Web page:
Battling multiple bombers strapped with
suicide vests, Nigerian troops and civilian self-defense fighters on
Friday repelled the fiercest Boko Haram extremist attack in months on
the key northeastern city of Maiduguri. Nine bombers and two civilians
were killed, according to witnesses, soldiers and police.
The United Nations said the attackers targeted refugees in the city
that is the birthplace of the Islamic uprising and the headquarters of
the military campaign to halt it.
Friday’s targets were a site hosting more than 9,000 refugees and a
garage where some have gathered to get transportation home, Farhan
Haq, deputy spokesman for the U.N. secretary general, told reporters
in New York. “These are not the first attacks affecting the most
vulnerable people.”
Residents in Maiduguri awoke to mighty explosions around midnight.
Three female suicide bombers blew themselves up at a truck station,
detonating vehicles at Muna Garage on the city’s eastern outskirts,
according to police Deputy Superintendent Victor Iskukwu.
Two civilians died in the blasts and seven self-defense fighters were
wounded, witness Ayuba Ibrahim told The Associated Press.
“Most of the trucks that were loaded with goods for export to Chad and
the border communities were destroyed, along with commodities worth
millions of naira,” Ibrahim said.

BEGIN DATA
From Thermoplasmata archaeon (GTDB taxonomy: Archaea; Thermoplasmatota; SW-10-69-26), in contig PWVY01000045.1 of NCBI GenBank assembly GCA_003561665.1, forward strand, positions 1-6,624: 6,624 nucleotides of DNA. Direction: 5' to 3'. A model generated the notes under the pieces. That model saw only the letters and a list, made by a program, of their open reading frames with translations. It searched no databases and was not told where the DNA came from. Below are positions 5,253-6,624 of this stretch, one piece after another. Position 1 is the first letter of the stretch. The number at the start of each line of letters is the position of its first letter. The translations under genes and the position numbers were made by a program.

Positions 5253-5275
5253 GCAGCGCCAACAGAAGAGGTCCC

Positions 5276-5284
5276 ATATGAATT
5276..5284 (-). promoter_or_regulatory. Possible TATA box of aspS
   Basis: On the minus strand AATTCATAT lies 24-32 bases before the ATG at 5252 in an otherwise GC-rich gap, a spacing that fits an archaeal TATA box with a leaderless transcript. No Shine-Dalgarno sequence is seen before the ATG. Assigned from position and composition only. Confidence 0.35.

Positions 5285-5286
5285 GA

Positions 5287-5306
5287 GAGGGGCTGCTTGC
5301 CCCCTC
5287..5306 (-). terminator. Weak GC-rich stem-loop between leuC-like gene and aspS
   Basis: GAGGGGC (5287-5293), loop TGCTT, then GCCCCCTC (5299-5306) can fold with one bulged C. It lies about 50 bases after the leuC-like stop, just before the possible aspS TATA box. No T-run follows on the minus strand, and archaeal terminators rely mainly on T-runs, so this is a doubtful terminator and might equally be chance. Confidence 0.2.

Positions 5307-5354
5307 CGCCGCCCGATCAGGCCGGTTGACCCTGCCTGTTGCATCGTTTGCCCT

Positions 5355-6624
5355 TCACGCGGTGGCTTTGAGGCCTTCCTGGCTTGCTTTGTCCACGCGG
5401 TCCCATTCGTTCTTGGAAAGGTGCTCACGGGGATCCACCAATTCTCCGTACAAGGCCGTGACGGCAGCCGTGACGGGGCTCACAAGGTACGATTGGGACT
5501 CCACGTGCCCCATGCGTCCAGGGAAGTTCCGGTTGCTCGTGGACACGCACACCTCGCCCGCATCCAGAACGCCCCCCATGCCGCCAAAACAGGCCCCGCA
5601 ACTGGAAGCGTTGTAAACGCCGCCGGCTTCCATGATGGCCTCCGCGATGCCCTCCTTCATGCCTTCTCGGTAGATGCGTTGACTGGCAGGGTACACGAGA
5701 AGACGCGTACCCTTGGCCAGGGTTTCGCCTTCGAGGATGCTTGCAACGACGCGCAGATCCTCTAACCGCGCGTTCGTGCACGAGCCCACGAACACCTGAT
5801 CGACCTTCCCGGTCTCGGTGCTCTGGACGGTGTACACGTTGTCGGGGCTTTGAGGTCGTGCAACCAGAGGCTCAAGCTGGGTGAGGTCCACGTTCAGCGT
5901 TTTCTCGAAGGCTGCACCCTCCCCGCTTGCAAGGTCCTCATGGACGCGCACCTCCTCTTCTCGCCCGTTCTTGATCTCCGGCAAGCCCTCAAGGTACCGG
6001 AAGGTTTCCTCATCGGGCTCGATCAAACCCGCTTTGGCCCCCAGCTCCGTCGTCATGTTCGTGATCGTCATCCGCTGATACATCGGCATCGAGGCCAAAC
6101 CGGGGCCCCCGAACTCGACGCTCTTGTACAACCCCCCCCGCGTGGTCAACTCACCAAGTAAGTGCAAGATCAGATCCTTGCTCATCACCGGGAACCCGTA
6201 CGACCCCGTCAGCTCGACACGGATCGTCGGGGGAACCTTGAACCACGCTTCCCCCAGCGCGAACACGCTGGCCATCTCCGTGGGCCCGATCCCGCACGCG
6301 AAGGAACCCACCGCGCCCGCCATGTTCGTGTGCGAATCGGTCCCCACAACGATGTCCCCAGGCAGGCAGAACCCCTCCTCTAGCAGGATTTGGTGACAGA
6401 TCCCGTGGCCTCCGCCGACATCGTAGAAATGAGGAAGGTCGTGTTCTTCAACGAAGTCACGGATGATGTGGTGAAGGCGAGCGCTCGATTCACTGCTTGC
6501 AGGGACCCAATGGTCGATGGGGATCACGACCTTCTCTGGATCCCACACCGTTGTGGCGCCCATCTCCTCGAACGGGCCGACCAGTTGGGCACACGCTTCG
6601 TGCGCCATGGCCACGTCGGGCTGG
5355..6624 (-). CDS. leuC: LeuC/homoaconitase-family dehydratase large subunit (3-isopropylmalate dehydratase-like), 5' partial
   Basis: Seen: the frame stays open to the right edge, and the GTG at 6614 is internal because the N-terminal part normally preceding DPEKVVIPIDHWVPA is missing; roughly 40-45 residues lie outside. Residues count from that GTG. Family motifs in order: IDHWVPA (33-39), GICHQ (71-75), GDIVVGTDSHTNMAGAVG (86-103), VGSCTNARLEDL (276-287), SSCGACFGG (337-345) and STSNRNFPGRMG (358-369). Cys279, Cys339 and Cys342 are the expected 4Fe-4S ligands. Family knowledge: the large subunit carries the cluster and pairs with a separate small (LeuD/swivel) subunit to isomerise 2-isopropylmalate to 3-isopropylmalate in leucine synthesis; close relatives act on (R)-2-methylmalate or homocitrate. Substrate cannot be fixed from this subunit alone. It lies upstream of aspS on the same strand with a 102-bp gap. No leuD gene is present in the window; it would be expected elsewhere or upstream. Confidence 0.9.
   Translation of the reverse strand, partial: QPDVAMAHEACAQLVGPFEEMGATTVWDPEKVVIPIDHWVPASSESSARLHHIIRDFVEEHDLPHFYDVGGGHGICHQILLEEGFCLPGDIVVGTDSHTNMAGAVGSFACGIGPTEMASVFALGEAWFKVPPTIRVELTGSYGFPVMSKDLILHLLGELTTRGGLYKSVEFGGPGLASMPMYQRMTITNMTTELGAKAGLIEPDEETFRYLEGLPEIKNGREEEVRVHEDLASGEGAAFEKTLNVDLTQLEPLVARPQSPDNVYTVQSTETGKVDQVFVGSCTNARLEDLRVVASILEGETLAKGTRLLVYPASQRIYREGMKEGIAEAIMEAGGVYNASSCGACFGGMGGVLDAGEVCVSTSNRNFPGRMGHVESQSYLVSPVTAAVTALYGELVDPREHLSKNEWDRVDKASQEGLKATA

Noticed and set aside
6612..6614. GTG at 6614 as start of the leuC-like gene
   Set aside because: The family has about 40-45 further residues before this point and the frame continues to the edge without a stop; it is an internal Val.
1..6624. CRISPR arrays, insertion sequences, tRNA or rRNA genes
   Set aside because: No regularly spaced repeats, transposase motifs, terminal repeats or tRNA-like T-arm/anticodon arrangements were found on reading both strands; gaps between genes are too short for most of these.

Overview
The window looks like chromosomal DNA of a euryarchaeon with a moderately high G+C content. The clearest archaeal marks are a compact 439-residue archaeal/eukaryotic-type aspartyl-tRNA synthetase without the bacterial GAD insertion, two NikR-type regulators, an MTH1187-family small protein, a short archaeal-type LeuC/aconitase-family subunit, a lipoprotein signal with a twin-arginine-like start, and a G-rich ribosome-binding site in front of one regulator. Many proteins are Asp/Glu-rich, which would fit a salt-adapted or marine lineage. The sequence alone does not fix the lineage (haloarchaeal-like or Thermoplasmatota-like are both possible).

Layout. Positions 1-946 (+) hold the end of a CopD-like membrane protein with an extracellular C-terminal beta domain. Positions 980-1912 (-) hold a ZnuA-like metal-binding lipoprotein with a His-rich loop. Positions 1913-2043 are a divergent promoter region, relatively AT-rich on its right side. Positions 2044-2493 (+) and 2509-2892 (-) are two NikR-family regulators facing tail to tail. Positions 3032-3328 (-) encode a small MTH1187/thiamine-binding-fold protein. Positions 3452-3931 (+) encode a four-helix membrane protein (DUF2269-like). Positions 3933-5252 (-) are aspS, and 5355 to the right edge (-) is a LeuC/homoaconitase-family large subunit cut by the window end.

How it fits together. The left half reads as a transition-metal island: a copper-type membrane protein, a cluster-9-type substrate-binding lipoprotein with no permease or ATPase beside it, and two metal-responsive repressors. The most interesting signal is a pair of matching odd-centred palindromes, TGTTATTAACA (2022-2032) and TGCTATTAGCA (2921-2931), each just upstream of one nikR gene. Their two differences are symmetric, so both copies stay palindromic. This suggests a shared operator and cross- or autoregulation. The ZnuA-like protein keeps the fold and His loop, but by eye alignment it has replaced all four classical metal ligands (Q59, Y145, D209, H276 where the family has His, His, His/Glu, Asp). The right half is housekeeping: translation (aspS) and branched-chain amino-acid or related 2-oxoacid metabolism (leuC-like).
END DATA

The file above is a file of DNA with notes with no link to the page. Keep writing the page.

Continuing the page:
One blast occurred as people were trying to board the trucks, said
resident Isa Mamman.
The attack also targeted a military checkpoint, according to Ahmed
Satomi of the Borno State Emergency Management Agency.
Soldiers later fired at gunmen on motorcycles escorting other suicide
bombers, killing at least six of the bombers.
The ambush shows “an increased boldness on the part of a rejuvenated
Boko Haram,” SBM Intelligence risk analysts said Friday, adding that
the extremists’ ranks have been bolstered by an “influx of hardened
fighters from the Sahel and Libya.”
A multinational force last year drove Boko Haram out of towns and
villages in northeast Nigeria, but attacks and suicide bombings
continue.
Boko Haram’s seven-year Islamic uprising has killed more than 20,000
people and driven 2.6 million from their homes, creating the worst
humanitarian crisis on the continent with millions facing starvation.

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